New CBO Report Lowers Its Projection For ACA Implementation Cost

Once again, the Congressional Budget Office (CBO) has lowered its projection for the cost of implementing the Affordable Care Act (ACA). In a new report, the CBO estimates the cost of health insurance subsidies, Medicaid and Children’s Health Insurance Program (CHIP) outlays and small-employer tax credits at $648 billion for 2015 to 2019. However, once the number is subtracted from the $142 billion in payments to the government due to the individual mandate, employer mandate, and Cadillac tax, the cost of ACA implementation over the same time period comes to $506 billion – a 30 percent drop from the CBO’s initial projection of $710 billion.

The report cites three key factors for the lower estimate:

  • Private insurers selling policies in the state and federal insurance exchanges that are charging lower premiums than expected.
  • A projected decrease of 2 million in the expected number of Medicaid and CHIP enrollees by 2025.
  • The historic low rate of healthcare spending growth.

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Senior Housing Prices Soared In 2014

In 2014, average per-unit prices in the assisted living market increased by 25 percent. Assisted living average unit prices hit a record $188,700 per unit and average per bed prices for nursing homes jumped 4 percent to $75,500, setting records in the industry for the second straight year. The average price for independent living communities also set a new record of $246,800 per unit, 28 percent higher than in 2013. The new prices came in a year that also saw record levels of mergers and acquisitions. In 2014, close to 300 mergers and acquisitions, representing approximately $26 billion, were announced in the senior housing market. As prices increased, cap rates, or the ratio of net operating income to property asset value, plunged last year, providing more cash flow for investments. Rates for assisted living and nursing homes also decreased.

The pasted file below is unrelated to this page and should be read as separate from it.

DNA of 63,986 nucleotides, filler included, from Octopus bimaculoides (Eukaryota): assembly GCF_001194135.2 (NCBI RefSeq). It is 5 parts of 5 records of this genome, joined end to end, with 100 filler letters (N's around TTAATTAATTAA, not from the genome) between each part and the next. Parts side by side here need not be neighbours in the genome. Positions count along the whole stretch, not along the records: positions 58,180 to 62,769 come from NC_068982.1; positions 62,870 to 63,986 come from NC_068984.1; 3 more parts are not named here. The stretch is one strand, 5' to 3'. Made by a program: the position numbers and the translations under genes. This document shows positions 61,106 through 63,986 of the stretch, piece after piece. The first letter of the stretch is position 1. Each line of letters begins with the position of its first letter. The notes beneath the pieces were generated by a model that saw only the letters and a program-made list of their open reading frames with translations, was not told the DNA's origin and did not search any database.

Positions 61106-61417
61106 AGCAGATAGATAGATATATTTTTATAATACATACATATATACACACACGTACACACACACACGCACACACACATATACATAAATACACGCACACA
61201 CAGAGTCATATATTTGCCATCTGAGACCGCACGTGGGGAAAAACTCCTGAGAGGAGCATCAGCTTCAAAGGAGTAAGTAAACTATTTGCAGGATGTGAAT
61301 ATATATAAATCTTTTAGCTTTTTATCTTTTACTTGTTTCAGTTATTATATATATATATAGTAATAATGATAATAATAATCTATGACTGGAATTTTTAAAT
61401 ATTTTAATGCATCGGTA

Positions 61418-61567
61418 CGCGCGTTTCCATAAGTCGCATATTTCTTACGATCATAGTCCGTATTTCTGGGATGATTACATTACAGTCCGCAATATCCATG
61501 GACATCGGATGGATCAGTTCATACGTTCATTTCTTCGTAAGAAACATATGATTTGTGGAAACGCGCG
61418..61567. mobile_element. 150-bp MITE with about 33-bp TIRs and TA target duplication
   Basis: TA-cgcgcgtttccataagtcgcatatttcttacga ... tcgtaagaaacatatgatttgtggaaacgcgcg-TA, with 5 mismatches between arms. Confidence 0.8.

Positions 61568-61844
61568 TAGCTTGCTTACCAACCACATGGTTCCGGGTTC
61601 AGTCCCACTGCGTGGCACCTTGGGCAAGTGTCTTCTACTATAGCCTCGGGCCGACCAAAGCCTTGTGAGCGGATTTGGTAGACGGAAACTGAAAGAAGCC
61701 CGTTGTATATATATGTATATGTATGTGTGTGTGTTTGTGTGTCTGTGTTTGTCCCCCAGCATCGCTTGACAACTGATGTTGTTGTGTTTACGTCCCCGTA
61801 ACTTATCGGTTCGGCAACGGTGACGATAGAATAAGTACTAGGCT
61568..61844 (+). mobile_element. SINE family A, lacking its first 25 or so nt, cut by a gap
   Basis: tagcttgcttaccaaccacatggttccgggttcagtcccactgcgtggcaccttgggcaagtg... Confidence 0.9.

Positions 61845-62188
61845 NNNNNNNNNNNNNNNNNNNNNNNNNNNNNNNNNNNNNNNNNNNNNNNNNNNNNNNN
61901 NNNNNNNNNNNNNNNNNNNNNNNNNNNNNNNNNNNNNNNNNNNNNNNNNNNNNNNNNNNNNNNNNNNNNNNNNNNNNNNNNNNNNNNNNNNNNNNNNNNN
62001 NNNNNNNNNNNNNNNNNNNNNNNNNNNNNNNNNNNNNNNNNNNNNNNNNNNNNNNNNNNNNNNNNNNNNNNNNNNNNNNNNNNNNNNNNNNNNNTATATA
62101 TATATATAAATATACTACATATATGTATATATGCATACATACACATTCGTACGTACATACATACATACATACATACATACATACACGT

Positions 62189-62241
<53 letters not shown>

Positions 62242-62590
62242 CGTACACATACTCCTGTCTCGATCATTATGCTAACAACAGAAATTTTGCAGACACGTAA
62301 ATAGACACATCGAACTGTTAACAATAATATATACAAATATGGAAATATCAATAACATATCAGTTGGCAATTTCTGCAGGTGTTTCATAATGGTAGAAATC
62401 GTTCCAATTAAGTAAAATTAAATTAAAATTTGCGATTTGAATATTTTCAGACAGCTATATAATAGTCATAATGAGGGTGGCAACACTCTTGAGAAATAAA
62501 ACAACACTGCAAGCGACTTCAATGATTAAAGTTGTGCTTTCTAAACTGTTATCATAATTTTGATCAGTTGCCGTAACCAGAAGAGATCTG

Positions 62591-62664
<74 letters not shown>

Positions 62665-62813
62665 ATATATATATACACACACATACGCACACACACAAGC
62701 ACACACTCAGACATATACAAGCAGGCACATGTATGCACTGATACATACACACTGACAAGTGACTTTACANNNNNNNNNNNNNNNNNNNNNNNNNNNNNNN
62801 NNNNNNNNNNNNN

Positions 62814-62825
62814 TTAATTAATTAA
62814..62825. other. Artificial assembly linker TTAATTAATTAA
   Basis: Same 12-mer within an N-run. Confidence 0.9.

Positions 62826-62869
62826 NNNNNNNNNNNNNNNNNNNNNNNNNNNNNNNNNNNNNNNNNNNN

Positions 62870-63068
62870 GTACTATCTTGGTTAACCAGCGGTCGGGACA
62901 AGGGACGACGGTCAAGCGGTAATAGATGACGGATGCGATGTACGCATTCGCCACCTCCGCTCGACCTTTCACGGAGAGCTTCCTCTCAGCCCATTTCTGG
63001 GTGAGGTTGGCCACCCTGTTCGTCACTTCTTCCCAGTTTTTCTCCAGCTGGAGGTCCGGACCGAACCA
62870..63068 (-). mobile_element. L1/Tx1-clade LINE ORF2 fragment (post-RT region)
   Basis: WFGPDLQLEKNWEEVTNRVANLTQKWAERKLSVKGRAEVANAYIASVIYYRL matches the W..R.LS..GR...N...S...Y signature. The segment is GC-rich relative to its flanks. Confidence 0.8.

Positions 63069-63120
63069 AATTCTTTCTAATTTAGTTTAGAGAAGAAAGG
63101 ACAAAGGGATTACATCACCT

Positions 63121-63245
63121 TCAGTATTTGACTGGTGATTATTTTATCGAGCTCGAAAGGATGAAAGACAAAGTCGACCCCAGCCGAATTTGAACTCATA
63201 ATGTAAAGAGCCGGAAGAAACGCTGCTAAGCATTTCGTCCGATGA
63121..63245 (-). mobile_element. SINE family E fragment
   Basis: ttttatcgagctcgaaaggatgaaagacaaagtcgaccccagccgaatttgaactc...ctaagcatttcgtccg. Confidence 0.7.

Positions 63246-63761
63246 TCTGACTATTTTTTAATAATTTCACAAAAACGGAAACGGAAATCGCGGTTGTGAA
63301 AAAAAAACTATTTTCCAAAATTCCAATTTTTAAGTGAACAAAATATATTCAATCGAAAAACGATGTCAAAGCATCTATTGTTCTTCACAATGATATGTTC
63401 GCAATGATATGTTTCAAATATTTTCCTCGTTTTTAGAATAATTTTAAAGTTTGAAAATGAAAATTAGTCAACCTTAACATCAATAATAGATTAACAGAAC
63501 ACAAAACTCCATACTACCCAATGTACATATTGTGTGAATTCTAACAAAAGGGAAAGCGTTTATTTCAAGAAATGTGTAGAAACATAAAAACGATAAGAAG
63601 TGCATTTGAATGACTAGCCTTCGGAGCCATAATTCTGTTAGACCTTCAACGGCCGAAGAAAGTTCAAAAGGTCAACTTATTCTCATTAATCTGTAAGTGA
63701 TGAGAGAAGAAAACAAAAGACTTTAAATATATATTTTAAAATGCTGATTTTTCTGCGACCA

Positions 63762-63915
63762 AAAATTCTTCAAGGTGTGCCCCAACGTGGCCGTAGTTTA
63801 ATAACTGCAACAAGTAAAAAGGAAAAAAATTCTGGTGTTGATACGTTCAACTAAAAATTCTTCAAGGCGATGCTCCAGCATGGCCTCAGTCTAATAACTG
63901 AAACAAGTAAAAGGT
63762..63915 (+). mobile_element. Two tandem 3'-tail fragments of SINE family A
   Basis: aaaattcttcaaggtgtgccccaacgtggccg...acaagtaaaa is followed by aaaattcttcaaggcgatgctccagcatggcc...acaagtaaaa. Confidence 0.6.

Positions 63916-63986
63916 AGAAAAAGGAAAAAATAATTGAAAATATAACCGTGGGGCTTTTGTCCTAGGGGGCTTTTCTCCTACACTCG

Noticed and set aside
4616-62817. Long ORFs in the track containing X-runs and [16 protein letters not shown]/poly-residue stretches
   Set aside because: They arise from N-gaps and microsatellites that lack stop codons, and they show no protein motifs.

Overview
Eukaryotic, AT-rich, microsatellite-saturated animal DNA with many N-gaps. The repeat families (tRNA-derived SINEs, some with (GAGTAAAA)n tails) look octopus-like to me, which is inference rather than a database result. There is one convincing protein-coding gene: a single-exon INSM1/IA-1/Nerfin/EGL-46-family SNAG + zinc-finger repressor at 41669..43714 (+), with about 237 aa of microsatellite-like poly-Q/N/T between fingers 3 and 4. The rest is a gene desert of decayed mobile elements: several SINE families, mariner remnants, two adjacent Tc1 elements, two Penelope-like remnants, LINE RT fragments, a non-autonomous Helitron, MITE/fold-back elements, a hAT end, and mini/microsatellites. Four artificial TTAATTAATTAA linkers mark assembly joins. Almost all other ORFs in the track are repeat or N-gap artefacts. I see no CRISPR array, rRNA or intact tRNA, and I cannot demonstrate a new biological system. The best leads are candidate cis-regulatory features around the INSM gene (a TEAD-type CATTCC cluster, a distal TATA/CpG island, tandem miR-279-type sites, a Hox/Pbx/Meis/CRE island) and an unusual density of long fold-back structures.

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Study: Increase Patient Activation To Cut Costs & Improve Outcomes

Increased levels of patient engagement through patient activation may improve outcomes and lower healthcare costs, according to a new study published in Health Affairs. Researchers analyzed patient activation levels for more than 32,000 adult patients at Minnesota’s Fairview Health Services under the Patient Activation Measure, a “metric used to quantify a person’s knowledge, skills, and confidence in managing one’s own health and healthcare” on a scale of one to four. Researchers found patients with higher levels of activation demonstrated nine out of 13 improved healthcare outcomes. Lower activation levels were associated with significantly reduced chances of positive outcomes for seven of 13 measures compared to patients who remained at level four. The research team also found activation had similar effects on billed costs. Patients with the highest levels of activation had projected costs 31 percent lower than those at the lowest activation levels. Additionally, costs increased or decreased as patients’ activation levels changed.

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